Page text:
Chef Alex Rushmer celebrates sweetcorn, the last of the summer harvest and a deliciously versatile addition to both sweet and savoury dishes
The arrival of the first ears of delightful, tender, locally grown corn is a bittersweet moment for me. It’s a vegetable I adore, one that remains great fun to eat, and always reminds me of lazy summer evenings, with the sun streaming in through the kitchen window and the yellow cobs bobbing happily in a pan of boiling water. But, after the seemingly endless bounty of the summer, sweetcorn is the last of the season’s crops and its inevitable arrival in the kitchen means that autumn nights are drawing in and we are getting ever closer to open fires, woodsmoke and earthy root vegetables. It is perhaps fitting that the sweetest produce comes to life just as summer is sighing towards a close.
The history of maize is a fascinating one, especially for a chef who, as a student, spent many hours poring over archaeology texts concerning the domestication of plants and the emergence of agriculture. Maize, along with rice and wheat, is the third great agricultural success when it comes to the domestication of what once were merely wild grasses. Teosinte – the wild progenitor of modern corn and maize – still grows in South America but its tiny heads bear little resemblance to modern day sweetcorn which has been selectively harvested and planted for several thousand years into the plant we know today.
Other varieties of corn do exist but these are often left to fully ripen (in order to make maize flour for tortillas) or even dry completely (in order to make popping corn) whereas sweetcorn is picked early at what is known as the ‘milk stage’ of plant development. Because the sugars in sweetcorn rapidly begin to convert into starches after picking, it is crucial to cook and eat it as close to harvesting as possible.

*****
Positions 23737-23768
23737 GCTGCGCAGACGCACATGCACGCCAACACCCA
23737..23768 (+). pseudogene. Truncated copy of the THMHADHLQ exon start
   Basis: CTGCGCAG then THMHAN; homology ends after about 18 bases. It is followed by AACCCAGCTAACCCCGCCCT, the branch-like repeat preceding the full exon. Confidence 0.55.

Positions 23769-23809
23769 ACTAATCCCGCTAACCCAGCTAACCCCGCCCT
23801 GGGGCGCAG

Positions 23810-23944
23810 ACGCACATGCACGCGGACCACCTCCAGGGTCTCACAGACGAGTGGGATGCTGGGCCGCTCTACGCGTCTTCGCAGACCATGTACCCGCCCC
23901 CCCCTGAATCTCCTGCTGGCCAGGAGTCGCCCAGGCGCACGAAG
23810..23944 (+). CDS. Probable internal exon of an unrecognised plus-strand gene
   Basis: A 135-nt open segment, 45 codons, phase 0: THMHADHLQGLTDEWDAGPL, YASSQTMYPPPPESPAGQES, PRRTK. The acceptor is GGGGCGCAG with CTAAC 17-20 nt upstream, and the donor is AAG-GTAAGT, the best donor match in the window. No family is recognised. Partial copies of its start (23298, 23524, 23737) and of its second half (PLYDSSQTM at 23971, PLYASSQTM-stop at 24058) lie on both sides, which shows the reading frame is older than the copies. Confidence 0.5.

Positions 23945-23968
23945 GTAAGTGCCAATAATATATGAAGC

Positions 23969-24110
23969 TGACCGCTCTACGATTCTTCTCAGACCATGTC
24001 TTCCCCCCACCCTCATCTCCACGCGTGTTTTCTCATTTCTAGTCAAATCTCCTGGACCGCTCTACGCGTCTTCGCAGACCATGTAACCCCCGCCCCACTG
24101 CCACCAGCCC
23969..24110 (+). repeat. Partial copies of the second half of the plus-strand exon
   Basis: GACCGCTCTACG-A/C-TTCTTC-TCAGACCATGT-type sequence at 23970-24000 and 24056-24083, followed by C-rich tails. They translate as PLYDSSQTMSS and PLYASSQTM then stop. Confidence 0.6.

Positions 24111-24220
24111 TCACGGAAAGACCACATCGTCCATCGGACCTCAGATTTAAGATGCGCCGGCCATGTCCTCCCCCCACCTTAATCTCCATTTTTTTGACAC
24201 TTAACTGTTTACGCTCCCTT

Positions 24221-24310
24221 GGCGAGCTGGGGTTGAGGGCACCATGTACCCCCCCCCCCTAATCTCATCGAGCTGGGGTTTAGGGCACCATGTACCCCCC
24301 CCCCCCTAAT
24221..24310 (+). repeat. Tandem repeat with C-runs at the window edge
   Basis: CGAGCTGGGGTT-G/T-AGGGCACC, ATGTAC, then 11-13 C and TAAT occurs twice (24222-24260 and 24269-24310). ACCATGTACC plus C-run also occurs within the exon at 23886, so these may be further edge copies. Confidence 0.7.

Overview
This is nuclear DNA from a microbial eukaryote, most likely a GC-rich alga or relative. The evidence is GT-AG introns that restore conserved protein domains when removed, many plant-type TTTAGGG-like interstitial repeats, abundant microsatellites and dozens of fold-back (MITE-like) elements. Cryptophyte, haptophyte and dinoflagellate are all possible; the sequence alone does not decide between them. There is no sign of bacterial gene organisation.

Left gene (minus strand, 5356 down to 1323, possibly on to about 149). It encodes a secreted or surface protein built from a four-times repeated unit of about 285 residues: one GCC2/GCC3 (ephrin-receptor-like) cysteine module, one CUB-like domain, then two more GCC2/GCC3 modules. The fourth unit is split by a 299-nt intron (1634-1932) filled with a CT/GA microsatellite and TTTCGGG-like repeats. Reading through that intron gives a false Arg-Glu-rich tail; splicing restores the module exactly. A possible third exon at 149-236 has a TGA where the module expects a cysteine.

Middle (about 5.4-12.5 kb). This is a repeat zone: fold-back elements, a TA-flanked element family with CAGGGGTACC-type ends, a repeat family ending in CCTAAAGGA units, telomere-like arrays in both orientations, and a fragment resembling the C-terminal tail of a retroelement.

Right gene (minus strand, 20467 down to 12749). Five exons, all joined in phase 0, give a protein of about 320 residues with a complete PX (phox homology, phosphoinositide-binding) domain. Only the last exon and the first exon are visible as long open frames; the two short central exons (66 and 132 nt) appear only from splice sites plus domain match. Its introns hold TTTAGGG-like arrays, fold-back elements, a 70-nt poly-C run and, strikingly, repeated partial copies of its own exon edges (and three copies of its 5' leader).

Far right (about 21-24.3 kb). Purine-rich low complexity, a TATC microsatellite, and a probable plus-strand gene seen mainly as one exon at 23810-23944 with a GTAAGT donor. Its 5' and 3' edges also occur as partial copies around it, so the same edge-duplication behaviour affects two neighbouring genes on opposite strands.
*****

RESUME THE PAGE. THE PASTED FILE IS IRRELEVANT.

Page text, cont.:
I once read that the only acceptable window of time between picking and eating an ear of corn is the length of time it takes for a pan of water to come to the boil. For most of us, this is a little unrealistic but freshness really is paramount – after a day or so, there is a noticeable drop off in the sweetness levels so try to find corn that has been harvested within the previous 24 hours.
‘Some of my finest food memories involve tucking into a steaming ear of corn’
When it comes to cooking sweetcorn, the simplest ways really are the best: boiled in water (seasoned with salt and a little sugar) is perfectly acceptable, but it is when barbecued that it really comes into its own. Some of my finest food memories involve tucking into a charred and steaming ear of corn purchased for a few pennies from a roadside stall in Bangkok or Colombo. Butter is an obligatory addition, as is a grinding of black pepper or maybe a generous dusting of sumac. The final flourish is always a squeeze of lime juice, the acidity somehow accentuating the sweetness of the kernels themselves.
As for more involved recipes, chowder remains a firm favourite, especially when made with simple boiled potatoes and plenty of any one of several cured pork products – bacon and sweetcorn is one
of the all-time best food matches. Shellfish and sweetcorn are also a wonderful pairing, particularly with scallops or crab, or if you fancy heading towards an authentic South American route, try pairing corn with squashes and beans – it’s not for nothing that this trio are widely known as the ‘three sisters’ whilst growing together, and an affinity for each other in the soil transfers brilliantly to the plate.
Finally, don’t forget that given its natural sweetness, it’s an ingredient that can be equally used in desserts, in particular in ice creams or parfaits where it matches perfectly with salted caramel. I’ve enjoyed sweet versions of corn fritters and even experimented with flavouring a panna cotta with the delicious little kernels: that was truly a-maize-ing.